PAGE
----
Rex Brooks, president of Stabourne Communications Design, has pursued an extensive and wide-ranging career in advertising art direction, corporate identity and graphic design. His ongoing interests have included the applications of computer technology in his field and applying concepts from the fields of psychology, sociology and advertising in the area of semantics and semiotics for the purposes of improving communications in digital information systems. This led to his involvement with OASIS in the HumanMarkup Technical Committee helping to create the Human Markup Language. He is the cofounder of the Content Development Working Group of the Web 3D Consortium and Humanmarkup.org, Inc. and serves as vice chair of the OASIS HumanMarkup Technical Committee. He is also actively serving on the OASIS Web Services for Remote Portlets and Emergency Management Technical Committees. You can reach him at rexb@starbourne.com.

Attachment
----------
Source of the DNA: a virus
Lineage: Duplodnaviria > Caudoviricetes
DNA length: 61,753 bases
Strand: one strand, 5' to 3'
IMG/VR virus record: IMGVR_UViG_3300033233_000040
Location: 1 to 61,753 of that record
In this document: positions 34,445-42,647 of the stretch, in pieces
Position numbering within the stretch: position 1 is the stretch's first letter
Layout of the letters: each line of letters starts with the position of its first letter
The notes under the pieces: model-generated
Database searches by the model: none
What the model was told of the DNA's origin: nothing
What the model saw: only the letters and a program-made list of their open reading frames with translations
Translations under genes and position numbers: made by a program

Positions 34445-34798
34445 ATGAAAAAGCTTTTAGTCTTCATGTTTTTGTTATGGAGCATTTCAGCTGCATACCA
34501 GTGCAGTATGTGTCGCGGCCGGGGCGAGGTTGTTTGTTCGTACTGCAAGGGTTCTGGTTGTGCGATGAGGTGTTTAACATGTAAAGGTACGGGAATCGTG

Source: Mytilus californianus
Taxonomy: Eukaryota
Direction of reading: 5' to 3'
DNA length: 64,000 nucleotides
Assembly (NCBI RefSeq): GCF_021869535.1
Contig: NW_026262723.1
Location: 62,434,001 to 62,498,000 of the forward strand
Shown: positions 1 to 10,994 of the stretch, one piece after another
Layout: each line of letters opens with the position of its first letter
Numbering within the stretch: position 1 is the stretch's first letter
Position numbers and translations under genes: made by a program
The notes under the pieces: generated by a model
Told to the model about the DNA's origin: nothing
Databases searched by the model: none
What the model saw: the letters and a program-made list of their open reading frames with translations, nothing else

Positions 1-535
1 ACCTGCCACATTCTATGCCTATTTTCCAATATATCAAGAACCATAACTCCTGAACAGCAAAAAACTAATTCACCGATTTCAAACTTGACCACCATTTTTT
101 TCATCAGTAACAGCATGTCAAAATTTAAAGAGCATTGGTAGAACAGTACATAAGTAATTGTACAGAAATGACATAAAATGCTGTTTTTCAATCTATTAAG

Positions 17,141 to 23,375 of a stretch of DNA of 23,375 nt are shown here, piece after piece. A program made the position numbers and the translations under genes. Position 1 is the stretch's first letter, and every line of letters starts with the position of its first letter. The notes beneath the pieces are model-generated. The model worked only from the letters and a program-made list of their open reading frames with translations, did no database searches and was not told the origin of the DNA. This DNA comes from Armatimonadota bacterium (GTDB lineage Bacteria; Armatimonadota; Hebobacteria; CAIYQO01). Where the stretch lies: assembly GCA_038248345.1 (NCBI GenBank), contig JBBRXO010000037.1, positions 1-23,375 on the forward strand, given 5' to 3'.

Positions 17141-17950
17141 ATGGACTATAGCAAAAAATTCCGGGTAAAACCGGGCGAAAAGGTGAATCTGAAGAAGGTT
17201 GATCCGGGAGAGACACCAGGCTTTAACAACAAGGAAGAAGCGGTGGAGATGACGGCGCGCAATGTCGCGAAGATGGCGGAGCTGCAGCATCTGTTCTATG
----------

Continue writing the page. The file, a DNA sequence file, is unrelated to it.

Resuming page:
Russell Ruggiero is a senior IT analyst. He is the acting chairman of HumanMarkup.org. Ruggiero has authored more than 150 articles and reports for well-respected firms that include Gartner, Inc. and Source Media. He may be reached at rrugg55041@aol.com.



E-mail This Article E-Mail This Article
Printer Friendly Version Printer-Friendly Version
Related Content Related Content
Request Reprints Request Reprints
advertisement
Site Map Terms of Use Privacy Policy
SourceMedia (c) 2006 DM Review and SourceMedia, Inc. All rights reserved.
SourceMedia is an Investcorp company.
Use, duplication, or sale of this service, or data contained herein, is strictly prohibited.